Role of Physician Assistants, Nurse Practitioners on Primary Care Teams Examined in AHRQ Study
Decisions about which health care services should be provided by physician assistants (PAs) and nurse practitioners (NPs) on the primary care team should be based on factors such as patient characteristics and identified goals, according to a new AHRQ study published online in the November issue of Health Affairs. The study, “Physician Assistants and Nurse Practitioners Perform Effective Roles on Teams Caring for Medicare Patients With Diabetes,” compared outcomes in diabetes care for more than 2,500 Medicare patients in a large multi-specialty physician practice. Patients were sorted into two groups: those whose primary care teams included PAs and NPs in various roles, and those who received care from physicians only. Outcomes were generally the same for both groups in 13 of 20 comparisons. For four comparisons the PA/NP outcomes were better, and for three comparisons the physician-only outcomes were better. Select to access the journal abstract on PubMed®.
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Health Aff (Millwood). 2013 Nov;32(11):1942-8. doi: 10.1377/hlthaff.2013.0506.
Physician assistants and nurse practitioners perform effective roles on teams caring for medicare patients with diabetes.
One approach to the patient-centered medical home, particularly for patients with chronic illnesses, is to include physician assistants (PAs) and nurse practitioners (NPs) on primary care teams. Using Medicare claims and electronic health record data from a large physician group, we compared outcomes for two groups of adult Medicare patients with diabetes whose conditions were at various levels of complexity: those whose care teams included PAs or NPs in various roles, and those who received care from physicians only. Outcomes were generally equivalent in thirteen comparisons. In four comparisons, outcomes were superior for the patients receiving care from PAs or NPs, but in three other comparisons the outcomes were superior for patients receiving care from physicians only. Specific roles performed by PAs and NPs were associated with different patterns in the measure of the quality of diabetes care and use of health care services. No role was best for all outcomes. Our findings suggest that patient characteristics, as well as patients' and organizations' goals, should be considered when determining when and how to deploy PAs and NPs on primary care teams. Accordingly, training and policy should continue to support role flexibility for these health professionals.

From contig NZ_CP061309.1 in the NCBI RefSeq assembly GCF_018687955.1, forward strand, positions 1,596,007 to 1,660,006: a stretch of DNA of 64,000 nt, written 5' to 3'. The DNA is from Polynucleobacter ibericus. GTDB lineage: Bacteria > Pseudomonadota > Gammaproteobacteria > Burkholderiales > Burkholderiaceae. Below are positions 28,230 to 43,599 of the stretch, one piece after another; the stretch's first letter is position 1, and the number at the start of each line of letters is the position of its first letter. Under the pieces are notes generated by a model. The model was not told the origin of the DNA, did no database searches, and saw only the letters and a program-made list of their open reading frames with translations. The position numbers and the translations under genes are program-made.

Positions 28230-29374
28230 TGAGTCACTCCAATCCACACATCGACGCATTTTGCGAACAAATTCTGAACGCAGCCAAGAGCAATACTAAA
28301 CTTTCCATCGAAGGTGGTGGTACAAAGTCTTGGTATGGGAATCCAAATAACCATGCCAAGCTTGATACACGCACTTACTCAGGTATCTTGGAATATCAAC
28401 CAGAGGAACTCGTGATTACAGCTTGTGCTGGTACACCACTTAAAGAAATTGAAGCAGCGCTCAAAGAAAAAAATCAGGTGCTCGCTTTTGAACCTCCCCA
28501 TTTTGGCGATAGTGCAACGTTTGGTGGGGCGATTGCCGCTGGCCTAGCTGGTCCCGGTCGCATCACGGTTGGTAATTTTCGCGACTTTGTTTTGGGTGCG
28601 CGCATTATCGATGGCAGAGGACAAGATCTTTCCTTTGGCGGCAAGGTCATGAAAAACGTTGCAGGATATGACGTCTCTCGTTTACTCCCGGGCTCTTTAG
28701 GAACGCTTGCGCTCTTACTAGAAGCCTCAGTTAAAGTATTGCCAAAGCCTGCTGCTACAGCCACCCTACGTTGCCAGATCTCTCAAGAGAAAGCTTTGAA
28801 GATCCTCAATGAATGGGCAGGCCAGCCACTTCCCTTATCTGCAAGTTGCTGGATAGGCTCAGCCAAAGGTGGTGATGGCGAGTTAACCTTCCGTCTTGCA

KEYWORDS:Chronic Care, Organization And Delivery Of Care, Primary Care, Quality Of Care, Workforce Issues
- [PubMed - in process]